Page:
Have you got your contracts right?
Bad contracts could be detrimental to any business. Not to mention “enforcing contracts” in India is an uphill fruitless endeavor. It’s even getting worse for the small startups in the growth phase have little resources to fight legal cases when the contract goes wrong. Considering the current legal scenario which takes it own phase in delivering the justice, the start-ups can at least do is to create and govern contracts in a more deterministic manner.
What would go wrong?
Any error in a contract could undermine its legality and affect the abilities of parties while enforcing it before the Court of Law or before Arbitration. The affected party by such mistake will have not option but seeks to repeal or cancel the contract. In all parts, you may end up in facing ordeal and consequently facing business delays and waste of resources.
Why Oral Contracts are cardinal sin?
Promises are part and parcel of the business cycle but it seen broken easily by the parties who swears it. Building your business takes superhuman effort and you cannot afford to believe that your business is protected based on oral assurance by your co-founders, employees, suppliers and partners. Failed promises can wind-up your business. Law strictly recognizes oral contracts and nothing else, of-course in exceptional cases court considered oral contract but you cannot afford to take that chance if you take your business seriously. Also, writing contracts with the consultation of lawyer will make you to think through issues that did not come to your mind during the initial phase.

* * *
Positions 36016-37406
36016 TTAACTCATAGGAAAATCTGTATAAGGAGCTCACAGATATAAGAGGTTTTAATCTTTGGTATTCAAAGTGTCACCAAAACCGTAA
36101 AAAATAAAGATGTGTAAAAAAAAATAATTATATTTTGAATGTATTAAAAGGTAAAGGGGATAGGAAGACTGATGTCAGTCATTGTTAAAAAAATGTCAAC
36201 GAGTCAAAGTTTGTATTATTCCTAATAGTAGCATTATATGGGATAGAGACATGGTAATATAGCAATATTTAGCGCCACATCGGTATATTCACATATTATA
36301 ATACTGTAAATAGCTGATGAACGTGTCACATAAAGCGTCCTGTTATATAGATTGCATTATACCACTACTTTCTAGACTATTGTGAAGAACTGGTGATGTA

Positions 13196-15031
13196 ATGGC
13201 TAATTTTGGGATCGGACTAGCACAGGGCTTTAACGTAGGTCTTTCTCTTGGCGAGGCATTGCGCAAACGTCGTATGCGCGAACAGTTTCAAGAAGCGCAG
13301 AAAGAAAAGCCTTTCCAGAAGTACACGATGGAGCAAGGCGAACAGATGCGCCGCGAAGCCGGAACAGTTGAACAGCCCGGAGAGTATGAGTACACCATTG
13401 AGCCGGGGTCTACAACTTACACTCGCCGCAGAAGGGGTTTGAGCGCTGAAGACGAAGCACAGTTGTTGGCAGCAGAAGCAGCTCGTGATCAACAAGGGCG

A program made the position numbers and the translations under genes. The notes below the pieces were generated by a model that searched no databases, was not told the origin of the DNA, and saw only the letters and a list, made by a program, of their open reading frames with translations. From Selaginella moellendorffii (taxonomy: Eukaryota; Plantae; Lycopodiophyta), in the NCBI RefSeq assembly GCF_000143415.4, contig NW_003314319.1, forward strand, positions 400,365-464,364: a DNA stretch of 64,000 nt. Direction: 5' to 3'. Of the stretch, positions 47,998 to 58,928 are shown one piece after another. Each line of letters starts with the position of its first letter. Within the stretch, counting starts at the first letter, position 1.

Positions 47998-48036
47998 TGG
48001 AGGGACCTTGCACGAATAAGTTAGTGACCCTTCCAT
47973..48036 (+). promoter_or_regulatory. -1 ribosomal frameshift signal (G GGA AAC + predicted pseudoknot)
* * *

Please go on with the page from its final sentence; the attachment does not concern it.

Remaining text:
How things could go wrong?
Imagine, as a founder you are working day and night along with your partners. Co-founders or freelancers to create your product or service visible on the market and it did not strike your mind to have a contract to protect the know-how, trademark, inventions and etc., of the products/services developed during the initial stage. Soon one of the founder or partner flips about the success of business or dispute your ownership as he gets into some other idea or misconceived thoughts. When he or she chooses to leave the venture but refuses to assign the rights of his part in the work then you will end up in losing both the Intellectual property and immovable property of your business. This scenario is very often and we have seen many start-ups dies in womb or end up in an endless legal battle. So, having no written agreement/contract, you will have no space for negotiation, ground or legal recourse and no remedy.
Negotiation and Contract – What you should watch out?
Negotiation is imperative and is a combination of proposals, counter proposal and discussions before arriving to final conclusion which finally written as a part of contract. So, watch out for these three things when you negotiate a contract:
- Is there is lack of clarity or ambiguous point made during the discussion hoping that it would vanish sooner or later?
- Is there any undisclosed term or improper data in the earlier stage of proposal which was not altered or modified before signing the contract.
- Is there any orally agreed terms earlier but not written in the concluded contract.
The above might sound “minor” but indeed not as such imprudence could cause major loss when a contract dispute to be decided before the Court of Law.
So, have in mind it is near to impossible to substantiate oral agreements in the absence of tangible proof. Also, if some essential term is missing in your contract then the interpretation of court might be very different from what it was actually intended in the contract. If you contract does not envisage what is failure of performance, how it attributes the breach of contract, the form of remedy, forum of dispute resolution and option to terminate if things goes wrong then you must rethink about writing one in the first place.
Making contract before shaking hands- How do you do it?
Drafting business contracts could be risky when you are not well-versed in the legal issues and laws of the land. Admittedly, law is complex and it is difficult to learn or understand as it is made of multiple statutes legislated and layered with precedents of judicial system. Therefore, it is sensible to have a competent lawyer on board to create legally enforceable contracts instead of relying the free templates of agreements.